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Subject: Re: [opendocument-users] simple OO.org document goes awry in MS Office2007 w/SP2 - what went wrong?

marbux <marbux@gmail.com> wrote on 06/19/2009 05:51:19 AM:

> Please point me to all those interop defect reports IBM has filed
> against the specification, Rob? I'm apparently suffering a huge memory
> loss. Not. And even though we deal with a hypothetical situation
> rather than reality, aren't you presupposing that the TC would adopt
> the same solution for the problem that you've implemented in your app?
>  I can already hear the cries like KDE's that if the spec doesn't
> permit a choice between ordered list tuples and ordered list triples
> they'll have to write a converter for their legacy documents.

For example, the major theme of ODF 1.1 was accessibility, aka 
interoperability with screen readers for blind users.  IBM took a leading 
role in analyzing the specification to find problems in this area and 
proposing fixes.

We're certainly aware of interoperability issues in Symphony, but our 
analysis shows that they are either implementation defects or 
specification ambiguities that are already known and fixed in ODF 1.2. 

I'm looking at this very pragmatically, Paul.  Let's do what is necessary 
to improve interoperability, without any presumptions of who or what is to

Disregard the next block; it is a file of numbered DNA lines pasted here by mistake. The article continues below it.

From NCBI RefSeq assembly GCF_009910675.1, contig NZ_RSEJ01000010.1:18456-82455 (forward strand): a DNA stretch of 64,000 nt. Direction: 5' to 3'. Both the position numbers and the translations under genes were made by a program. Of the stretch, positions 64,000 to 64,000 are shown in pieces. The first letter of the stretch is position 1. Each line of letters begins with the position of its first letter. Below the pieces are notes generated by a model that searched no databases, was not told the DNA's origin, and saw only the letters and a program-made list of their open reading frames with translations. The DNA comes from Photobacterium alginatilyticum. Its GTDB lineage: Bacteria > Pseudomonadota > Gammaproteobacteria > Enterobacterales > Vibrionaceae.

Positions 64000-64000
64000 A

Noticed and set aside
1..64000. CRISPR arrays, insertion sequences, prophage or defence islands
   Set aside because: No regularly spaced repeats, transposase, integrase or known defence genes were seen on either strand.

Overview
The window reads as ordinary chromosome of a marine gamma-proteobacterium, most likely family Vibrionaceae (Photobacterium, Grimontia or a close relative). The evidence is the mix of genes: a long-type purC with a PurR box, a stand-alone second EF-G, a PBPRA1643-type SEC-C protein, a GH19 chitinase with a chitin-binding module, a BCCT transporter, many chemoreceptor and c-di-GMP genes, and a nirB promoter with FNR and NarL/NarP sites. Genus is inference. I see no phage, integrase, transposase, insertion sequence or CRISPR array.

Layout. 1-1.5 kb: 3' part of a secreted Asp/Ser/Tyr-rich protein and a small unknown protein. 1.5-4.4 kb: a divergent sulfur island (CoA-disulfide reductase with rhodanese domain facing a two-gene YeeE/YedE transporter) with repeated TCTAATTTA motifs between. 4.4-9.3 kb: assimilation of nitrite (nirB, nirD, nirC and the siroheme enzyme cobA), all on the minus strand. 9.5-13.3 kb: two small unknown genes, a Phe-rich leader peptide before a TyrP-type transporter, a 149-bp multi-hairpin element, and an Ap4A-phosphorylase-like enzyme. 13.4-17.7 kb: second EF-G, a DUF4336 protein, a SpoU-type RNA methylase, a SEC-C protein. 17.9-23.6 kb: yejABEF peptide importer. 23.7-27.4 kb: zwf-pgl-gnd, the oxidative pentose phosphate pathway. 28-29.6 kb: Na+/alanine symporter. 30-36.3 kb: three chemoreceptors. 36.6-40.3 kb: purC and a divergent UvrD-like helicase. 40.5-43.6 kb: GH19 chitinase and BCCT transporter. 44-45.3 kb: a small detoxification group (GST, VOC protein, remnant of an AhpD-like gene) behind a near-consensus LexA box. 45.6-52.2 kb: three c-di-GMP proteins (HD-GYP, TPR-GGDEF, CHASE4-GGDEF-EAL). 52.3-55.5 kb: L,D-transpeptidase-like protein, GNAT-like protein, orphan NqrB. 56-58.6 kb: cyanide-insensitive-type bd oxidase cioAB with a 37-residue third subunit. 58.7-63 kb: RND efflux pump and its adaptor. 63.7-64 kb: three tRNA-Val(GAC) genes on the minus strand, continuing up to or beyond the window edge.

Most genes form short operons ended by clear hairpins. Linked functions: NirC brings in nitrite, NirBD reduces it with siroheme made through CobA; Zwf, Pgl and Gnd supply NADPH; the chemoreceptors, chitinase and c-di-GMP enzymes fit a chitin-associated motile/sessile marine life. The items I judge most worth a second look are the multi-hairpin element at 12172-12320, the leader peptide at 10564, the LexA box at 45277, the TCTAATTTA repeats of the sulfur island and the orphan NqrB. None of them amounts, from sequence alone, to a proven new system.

blame.  I'm not adverse to improving the specification if that is where 
the problem is.  But in practical terms, only code can exhibit 
interoperability problems, since users only run code.  So I think an 
approach, like used at the Plugfest, where we concentrate on user-facing 
scenarios and determine the source of the error and address that error. 
This is an engineering-based approach. 

You, on the other hand, seem to be advocating an approach that merely 
mandates interoperability and then assumes that the problem goes away. But 
it doesn't work that way.  Whether interoperability is mandatory or 
voluntary, the engineering effort required to achieve interoperability is 
exactly the same.  Changing 1,000 should's to shall's accomplishes exactly 
nothing for the user.  In fact it is far easier to get vendors to agree to 
change a should to a shall after they have changed their code (or at least 
committed to changing their code) than to make a change in the standard 
that will automatically leave every implementation non-conformant.  So 
again, the emphasis on finding the practical interoperability problems via 
user-facing scenarios, finding the source of the interoperability problem, 
agreeing on a solution, and implementing the solution.


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